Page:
get there. Not to worry, there is plenty of lazy cruising too!
6. Time in port?
While there are ports where you will spend the
better part of the day, usually you spend only a few hours in port…sometimes
only in the evening. We are traveling
1,811 kilometers (1,125 miles) in essentially 12 days so we really do need to
keep moving. While many of the ports are
small walkable towns, there are only a few times that long leisurely lunches or
hours of shopping are going to happen.
But, it is quite doable (as I will write later). I have noticed that the timing of the ships
in port are well manages, so that the small villages might have two ships in
port so as not to overwhelm them.
The vast majority of tours are included in
your cruise fare. There are a few that
are “limited edition” tours which simply means they are capacity
controlled. And there are a few that are
extra cost. While it is early days, the
overall the AmaWaterways guides are friendly, professional and knowledgeable. This is a huge help when you are taking a
brief tour as you come away feeling like you learned something without rapid
fire facts being shot at you or you are told nothing. And they are focused on getting you back in time for the next meal, so those luncheons off the ship aren’t going to happen too often unless you make them happen.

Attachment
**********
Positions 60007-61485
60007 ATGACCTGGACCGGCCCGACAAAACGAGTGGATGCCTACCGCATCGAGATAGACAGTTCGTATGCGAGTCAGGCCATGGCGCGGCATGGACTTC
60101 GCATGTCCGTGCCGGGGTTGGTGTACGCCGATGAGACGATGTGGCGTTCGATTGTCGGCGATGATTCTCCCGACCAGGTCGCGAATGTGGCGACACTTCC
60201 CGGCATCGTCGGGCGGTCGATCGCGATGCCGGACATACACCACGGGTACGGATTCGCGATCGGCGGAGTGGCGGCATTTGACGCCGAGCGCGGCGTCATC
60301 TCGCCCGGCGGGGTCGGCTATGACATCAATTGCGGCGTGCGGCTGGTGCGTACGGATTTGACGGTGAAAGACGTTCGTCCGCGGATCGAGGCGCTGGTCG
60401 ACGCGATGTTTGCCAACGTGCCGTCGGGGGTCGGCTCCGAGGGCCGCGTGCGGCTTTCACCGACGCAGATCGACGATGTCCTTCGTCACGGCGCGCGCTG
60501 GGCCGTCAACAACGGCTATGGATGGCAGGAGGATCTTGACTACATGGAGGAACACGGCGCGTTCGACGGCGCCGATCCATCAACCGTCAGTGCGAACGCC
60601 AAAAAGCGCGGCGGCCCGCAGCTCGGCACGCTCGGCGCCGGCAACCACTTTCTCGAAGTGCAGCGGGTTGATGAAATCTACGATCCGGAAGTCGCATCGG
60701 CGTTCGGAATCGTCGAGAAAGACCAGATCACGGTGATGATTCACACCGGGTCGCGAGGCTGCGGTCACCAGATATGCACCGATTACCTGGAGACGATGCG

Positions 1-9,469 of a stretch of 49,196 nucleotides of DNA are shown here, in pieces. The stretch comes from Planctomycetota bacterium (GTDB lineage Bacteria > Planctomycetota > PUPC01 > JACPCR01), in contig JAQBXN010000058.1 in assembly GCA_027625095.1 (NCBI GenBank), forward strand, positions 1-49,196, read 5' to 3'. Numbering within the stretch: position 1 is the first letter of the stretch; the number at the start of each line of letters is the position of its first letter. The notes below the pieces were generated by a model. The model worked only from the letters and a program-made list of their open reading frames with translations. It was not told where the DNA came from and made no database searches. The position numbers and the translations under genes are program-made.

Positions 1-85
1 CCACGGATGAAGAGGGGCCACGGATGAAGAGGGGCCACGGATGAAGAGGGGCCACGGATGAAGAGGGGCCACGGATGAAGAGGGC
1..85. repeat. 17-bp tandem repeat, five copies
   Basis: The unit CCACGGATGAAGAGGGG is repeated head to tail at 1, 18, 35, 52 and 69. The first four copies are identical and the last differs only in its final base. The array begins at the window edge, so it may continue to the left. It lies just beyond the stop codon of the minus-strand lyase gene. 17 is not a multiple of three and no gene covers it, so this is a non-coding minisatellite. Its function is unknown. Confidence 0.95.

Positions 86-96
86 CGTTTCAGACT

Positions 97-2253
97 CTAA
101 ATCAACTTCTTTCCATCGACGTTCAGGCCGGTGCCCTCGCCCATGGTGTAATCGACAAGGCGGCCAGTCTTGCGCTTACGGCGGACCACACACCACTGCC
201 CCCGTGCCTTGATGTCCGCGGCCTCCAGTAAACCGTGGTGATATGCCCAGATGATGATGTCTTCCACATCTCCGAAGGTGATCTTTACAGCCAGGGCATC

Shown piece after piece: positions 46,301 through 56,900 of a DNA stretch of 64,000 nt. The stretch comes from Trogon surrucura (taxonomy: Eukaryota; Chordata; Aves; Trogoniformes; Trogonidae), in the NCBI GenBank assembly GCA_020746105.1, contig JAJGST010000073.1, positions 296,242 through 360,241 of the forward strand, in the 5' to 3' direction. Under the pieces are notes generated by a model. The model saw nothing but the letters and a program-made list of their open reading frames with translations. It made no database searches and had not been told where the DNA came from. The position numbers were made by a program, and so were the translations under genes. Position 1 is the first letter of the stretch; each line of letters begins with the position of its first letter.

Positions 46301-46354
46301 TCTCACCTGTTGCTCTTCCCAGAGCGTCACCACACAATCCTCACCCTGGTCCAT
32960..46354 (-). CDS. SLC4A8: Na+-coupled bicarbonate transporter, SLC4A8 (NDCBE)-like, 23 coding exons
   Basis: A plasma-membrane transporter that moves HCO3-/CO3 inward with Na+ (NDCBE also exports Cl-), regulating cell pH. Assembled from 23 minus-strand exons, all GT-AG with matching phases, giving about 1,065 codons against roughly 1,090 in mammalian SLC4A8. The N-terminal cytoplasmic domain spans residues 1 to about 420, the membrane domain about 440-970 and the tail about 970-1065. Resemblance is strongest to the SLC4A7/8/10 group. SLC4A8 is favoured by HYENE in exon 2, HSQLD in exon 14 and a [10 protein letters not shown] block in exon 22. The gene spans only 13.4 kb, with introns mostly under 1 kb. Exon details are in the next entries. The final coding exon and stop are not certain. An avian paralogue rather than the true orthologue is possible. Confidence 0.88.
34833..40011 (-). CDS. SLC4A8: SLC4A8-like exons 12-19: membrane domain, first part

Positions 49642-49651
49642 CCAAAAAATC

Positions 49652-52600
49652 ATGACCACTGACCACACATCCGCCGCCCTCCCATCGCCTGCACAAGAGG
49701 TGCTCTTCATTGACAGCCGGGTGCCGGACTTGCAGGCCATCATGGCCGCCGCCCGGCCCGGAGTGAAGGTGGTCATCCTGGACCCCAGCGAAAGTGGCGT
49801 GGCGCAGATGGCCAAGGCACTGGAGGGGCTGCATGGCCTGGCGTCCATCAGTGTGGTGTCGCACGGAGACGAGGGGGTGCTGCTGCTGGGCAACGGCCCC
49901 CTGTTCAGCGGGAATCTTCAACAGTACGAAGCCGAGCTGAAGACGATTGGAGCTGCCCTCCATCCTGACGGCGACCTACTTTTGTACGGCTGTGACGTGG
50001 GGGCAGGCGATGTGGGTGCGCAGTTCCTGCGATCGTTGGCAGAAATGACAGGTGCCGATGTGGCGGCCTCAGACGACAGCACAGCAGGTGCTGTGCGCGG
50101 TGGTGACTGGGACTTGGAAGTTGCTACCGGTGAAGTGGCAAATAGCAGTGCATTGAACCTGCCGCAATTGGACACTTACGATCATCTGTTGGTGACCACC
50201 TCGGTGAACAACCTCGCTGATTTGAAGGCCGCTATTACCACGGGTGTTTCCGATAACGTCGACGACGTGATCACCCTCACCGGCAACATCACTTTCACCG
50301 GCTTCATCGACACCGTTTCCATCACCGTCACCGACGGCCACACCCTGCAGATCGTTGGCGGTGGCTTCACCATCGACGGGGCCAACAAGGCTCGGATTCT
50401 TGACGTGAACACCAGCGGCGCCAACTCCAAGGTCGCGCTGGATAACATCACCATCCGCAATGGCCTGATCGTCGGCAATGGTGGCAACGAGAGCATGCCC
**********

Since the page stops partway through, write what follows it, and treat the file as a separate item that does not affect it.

So now, let’s talk about the onboard food and wine
Onboard an AmaWaterways river cruise is a culinary
experience, but with a focus on its overall market; not necessarily the foodie
or wine buff, though efforts are made to keep them happy too. What do I mean by this?
AmaWaterways is very good about offering local fare and
wines while also offering a menu that both the common North American palate and
vegetarian palate can also enjoy. So, for
example, while cruising in Netherlands Dutch meatballs were offered and while
cruising in Germany pork schnitzel and spaetzle (thin pan fried breaded meat
and small flour dumplings), marinated beef with pickled red cabbage and Reuben
sandwiches, among other German fare, are offered. Fish is a regular offering, along with a vegetarian option, with steaks, salmon and the like (as well as really good potato wedges!) always availoable. Usually, but not always, at
least one of the wines offered with the meal is from the region but it always pairs well with the menu.
Other things that AmaWaterways does well on the culinary side of things:
There is always having gluten-free options both
in the Restaurant and for light breakfast, snack and light lunches in the
There are always a really good selection of cheeses and
breads available at meals…and I mean really good on both counts!
The soups are almost uniformly excellent with no
flour fillers; and when it says “cream” it usually doesn’t mean milk cream but creamed
vegetables and/or a foam of cream.
|AmaWaterways does bread right. |
Quite an impressive daily spread….and delicious too!
There are regular “surprises” late morning such as Rudesheimer coffee on the way to Rudesheim and German Fruhschoppen (beer, three kinds of sausages, bretzels, potato salad and more) on our way to Bamburg.
AmaWaterways’ wines are generally quite acceptable and